Capital punishment: What’s holding the Aussie startup scene back

If Australia’s startup ecosystem pitched its credentials on the world stage today, how would we rate? My take would be: “a talented group, full of highly energetic people with some significant forward momentum, underestimates the impact of global competition, and needs urgent access to growth capital and talent to succeed”.

 

Unfortunately, Australia is at the bottom of the pack when it comes to startup formation rates, compared to other leading ecosystems – countries like Israel and the United States are producing five to 12 times as many startups, per million people, each and every year.

 

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Largely, this is a resource issue. Australia needs to increase its access to capital and talent for Australian startups.

 

There is a serious need to grow the access to seed funding for new ventures in Australia, with many local startups forced to ‘bootstrap’ due to low supplies of early-stage risk capital. This is a huge barrier that if resolved, would enable early-stage startups to grow as fast as their international competitors.

 

In addition to low startup formation rates, Australian companies do not typically scale as well as our international competitors. A 2012 report conducted by Deloitte and Pollenizer found that entrepreneurs in Australia are significantly less likely to tackle a billion dollar market than their Silicon Valley counterparts.

 

This is where the power of angel investors comes into play. Often referred to as ‘smart money,’ they have time and resources to mentor and guide the leaders of the early-stage companies in which they invest, and in turn encourage more pipeline startups.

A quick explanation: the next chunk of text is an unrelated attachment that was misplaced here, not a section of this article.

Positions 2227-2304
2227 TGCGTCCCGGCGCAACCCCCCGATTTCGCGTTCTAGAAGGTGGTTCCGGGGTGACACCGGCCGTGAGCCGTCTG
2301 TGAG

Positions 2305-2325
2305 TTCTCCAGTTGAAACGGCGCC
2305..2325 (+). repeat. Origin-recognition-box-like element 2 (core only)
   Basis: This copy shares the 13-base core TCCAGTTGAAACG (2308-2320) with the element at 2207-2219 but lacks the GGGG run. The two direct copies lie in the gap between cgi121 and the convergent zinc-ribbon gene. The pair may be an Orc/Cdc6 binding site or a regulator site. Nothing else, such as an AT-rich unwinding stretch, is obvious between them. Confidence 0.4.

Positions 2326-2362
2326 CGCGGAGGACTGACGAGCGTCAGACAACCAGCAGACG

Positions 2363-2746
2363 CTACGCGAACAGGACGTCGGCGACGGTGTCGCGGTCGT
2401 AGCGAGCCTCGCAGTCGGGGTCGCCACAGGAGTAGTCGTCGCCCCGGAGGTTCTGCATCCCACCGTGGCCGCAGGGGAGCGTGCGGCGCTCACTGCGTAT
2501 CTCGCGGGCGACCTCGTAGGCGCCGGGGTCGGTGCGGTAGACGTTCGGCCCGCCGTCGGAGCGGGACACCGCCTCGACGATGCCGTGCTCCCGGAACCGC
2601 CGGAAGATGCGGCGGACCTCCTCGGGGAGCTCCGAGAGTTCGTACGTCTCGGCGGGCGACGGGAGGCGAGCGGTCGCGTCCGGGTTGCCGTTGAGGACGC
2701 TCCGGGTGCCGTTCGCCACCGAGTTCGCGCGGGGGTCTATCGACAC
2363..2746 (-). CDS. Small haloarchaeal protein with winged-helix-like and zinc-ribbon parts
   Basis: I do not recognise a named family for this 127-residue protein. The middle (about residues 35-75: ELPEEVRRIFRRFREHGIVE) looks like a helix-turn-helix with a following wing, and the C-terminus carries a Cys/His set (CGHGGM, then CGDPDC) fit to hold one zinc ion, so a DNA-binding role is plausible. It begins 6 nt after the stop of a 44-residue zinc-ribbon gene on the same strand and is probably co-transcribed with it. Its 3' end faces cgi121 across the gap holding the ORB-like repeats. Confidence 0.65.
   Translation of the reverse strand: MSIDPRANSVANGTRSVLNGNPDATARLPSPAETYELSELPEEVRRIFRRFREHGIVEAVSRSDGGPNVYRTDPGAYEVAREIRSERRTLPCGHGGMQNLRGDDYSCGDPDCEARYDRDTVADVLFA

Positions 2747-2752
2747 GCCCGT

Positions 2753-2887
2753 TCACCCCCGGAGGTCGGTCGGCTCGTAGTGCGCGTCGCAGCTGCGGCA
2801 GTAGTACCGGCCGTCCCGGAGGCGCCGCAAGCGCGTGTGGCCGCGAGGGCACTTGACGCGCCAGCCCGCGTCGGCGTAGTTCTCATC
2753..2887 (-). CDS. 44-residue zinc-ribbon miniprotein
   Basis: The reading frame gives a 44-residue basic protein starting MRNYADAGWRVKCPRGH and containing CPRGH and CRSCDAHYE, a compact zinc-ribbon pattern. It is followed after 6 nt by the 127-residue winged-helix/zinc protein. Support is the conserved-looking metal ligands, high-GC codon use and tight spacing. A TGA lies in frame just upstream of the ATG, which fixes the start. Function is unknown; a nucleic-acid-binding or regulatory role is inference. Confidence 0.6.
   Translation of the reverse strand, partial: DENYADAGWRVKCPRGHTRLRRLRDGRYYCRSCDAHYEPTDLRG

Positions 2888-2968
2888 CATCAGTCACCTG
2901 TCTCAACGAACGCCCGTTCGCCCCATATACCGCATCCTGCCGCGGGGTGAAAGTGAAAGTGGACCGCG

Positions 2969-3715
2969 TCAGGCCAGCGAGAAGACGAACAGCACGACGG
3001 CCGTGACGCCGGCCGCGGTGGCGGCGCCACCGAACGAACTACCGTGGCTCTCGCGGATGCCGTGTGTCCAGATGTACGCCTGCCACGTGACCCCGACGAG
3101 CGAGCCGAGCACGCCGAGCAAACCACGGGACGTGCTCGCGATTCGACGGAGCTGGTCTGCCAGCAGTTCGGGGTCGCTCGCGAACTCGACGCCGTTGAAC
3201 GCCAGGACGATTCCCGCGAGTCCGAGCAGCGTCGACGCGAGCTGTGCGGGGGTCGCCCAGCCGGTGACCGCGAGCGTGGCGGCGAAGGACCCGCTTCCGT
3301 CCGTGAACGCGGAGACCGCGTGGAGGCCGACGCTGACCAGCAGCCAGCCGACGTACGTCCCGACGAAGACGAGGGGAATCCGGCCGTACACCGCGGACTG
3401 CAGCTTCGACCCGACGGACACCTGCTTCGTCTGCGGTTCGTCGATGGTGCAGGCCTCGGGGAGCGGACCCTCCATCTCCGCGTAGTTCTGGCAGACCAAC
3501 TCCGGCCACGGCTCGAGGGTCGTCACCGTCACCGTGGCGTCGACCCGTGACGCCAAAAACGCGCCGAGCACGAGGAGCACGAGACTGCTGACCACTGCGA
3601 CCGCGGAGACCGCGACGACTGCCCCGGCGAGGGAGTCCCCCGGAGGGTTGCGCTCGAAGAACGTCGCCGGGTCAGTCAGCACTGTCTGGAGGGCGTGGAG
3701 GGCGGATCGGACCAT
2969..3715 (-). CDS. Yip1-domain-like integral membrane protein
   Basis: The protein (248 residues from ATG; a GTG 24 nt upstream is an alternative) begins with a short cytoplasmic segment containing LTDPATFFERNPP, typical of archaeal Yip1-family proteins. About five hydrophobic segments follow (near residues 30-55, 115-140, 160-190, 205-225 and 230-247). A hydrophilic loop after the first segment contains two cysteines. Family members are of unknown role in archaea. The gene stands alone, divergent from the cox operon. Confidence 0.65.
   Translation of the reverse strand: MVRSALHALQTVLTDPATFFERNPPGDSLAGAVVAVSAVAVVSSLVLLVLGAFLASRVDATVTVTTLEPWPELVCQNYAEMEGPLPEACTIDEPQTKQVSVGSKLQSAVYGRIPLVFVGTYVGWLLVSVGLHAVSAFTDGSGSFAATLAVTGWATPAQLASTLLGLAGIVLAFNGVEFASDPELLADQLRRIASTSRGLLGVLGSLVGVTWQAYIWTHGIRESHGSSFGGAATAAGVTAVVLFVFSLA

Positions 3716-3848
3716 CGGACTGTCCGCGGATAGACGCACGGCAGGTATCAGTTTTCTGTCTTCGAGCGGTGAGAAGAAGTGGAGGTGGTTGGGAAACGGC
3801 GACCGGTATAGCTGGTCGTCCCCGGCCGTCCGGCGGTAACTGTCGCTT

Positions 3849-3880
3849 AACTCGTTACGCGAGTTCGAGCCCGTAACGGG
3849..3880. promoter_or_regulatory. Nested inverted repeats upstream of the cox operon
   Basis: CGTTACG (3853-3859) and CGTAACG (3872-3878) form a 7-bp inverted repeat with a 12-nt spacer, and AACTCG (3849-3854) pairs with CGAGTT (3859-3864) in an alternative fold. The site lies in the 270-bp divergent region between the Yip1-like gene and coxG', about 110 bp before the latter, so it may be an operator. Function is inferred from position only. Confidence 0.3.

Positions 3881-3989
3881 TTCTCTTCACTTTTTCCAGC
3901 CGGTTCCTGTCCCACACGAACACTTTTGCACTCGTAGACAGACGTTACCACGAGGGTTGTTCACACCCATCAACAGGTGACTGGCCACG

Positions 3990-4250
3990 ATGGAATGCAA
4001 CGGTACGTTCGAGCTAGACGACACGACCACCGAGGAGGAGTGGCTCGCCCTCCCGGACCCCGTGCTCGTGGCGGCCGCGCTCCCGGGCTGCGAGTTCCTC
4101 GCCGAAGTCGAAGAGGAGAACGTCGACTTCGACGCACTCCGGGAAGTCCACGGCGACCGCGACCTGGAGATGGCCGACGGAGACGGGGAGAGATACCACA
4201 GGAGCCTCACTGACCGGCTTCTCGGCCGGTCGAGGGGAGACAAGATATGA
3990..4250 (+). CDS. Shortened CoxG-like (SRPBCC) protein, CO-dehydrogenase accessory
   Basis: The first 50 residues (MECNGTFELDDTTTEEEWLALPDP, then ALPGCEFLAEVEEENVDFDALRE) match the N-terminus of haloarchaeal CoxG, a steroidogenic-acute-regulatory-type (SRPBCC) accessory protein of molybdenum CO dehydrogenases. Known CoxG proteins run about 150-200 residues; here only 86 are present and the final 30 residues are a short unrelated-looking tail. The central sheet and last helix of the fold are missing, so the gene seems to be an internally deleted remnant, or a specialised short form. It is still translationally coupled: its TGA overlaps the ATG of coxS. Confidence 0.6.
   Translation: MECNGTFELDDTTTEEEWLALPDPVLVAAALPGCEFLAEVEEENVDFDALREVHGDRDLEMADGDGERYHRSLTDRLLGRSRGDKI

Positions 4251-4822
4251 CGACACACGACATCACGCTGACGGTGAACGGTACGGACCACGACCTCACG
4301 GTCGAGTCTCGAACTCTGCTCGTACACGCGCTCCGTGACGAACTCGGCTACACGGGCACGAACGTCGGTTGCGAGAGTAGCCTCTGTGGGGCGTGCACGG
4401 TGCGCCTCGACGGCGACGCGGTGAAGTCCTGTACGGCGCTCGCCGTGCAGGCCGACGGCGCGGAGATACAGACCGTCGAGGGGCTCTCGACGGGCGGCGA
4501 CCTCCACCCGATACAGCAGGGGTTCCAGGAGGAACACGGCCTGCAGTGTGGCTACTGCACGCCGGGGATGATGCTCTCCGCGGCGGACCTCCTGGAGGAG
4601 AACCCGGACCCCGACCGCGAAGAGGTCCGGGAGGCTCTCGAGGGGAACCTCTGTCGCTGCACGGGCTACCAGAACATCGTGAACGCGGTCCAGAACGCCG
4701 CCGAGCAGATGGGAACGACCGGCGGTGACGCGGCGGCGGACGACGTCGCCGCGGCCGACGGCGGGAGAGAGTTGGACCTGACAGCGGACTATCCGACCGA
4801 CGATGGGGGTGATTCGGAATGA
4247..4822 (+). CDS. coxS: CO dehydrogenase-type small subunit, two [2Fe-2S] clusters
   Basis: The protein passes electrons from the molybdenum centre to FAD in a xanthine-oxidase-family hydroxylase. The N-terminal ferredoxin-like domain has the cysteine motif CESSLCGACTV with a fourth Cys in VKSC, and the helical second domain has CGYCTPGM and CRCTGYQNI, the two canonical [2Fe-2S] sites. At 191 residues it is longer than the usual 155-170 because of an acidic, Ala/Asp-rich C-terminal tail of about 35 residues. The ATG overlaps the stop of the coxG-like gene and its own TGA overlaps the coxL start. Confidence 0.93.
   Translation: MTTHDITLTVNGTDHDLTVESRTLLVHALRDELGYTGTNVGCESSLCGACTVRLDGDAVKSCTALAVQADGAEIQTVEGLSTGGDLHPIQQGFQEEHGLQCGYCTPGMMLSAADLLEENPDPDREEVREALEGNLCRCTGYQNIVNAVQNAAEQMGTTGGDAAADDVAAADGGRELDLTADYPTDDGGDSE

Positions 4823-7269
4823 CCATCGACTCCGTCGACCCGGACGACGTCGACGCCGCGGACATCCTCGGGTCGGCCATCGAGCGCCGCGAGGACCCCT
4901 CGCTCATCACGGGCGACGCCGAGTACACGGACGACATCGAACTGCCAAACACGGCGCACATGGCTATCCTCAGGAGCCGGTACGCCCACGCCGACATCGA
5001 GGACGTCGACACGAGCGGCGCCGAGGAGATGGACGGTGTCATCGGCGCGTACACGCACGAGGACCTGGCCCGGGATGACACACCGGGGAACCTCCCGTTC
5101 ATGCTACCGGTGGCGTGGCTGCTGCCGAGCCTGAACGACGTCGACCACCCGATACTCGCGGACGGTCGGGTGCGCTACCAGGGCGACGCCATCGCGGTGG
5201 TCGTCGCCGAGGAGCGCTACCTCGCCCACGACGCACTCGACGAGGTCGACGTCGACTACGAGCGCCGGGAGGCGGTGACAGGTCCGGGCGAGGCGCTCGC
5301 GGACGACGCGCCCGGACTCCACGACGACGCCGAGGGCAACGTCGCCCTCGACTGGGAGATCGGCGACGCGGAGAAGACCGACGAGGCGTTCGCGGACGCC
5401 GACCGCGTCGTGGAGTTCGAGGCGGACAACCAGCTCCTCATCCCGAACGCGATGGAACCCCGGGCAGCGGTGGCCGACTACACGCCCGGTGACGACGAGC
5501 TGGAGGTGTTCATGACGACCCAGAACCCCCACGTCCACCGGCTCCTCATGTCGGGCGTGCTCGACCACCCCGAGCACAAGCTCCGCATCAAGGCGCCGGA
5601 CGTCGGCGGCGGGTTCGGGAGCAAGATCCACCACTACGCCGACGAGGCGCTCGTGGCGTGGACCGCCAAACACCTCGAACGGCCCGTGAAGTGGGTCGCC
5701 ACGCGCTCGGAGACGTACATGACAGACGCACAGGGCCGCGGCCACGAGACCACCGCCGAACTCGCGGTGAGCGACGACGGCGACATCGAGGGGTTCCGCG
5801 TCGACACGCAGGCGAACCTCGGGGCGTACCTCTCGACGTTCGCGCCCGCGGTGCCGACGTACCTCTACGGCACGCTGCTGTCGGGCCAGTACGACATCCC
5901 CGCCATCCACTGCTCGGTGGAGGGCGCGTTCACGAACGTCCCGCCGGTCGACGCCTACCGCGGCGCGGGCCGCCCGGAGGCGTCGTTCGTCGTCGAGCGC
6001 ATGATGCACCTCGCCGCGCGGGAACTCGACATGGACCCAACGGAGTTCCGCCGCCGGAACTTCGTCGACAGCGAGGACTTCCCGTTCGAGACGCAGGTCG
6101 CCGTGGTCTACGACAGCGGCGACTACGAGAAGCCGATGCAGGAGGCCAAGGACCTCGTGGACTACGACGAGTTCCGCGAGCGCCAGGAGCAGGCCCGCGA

The issue is angel investors are time poor, so they typically invest into later stage companies with a track record rather than do their homework on a greater number of earlier stage startups- an issue other governments have identified and have already acted upon to correct.

 

With this in mind, StartupAUS is calling for the Australian government to create income and capital gains tax incentives for early-stage startup investments. Following from the successful SEIS and EIS schemes in the UK, our recommendations, amongst others, are:

 

  • Immediate income tax deductions for 50% of value of eligible early-stage investments
  • Full CGT exemption for eligible assets held for three or more years
  • CGT discounts for capital gains made in other sectors but ‘reinvested’ in startups

 

This, we believe, will shift capital to early-stage startup investments and incentivise ‘smart money’ to put skin in the game and assist our best and brightest entrepreneurs to create high-growth companies.

 

Australia is not lacking in the requisite resources for a thriving angel investor community – the country’s wealthiest 1% hold a combined $US684 billion worth of assets. And if incentivised properly, this capital could be encouraged into high-growth startups to help drive a vibrant innovation economy.

 

It’s not simply the quantity of early stage capital that is the most important; it’s the volume of Australian seed investors who can assist our tech entrepreneurs beyond a small cash injection.

 

Peter Bradd is the CEO of StartupAUS.

 

Do you know more on this story or have a tip of your own? Raising capital or launching a startup? Let us know. Follow StartupSmart on Facebook, Twitter, and LinkedIn.

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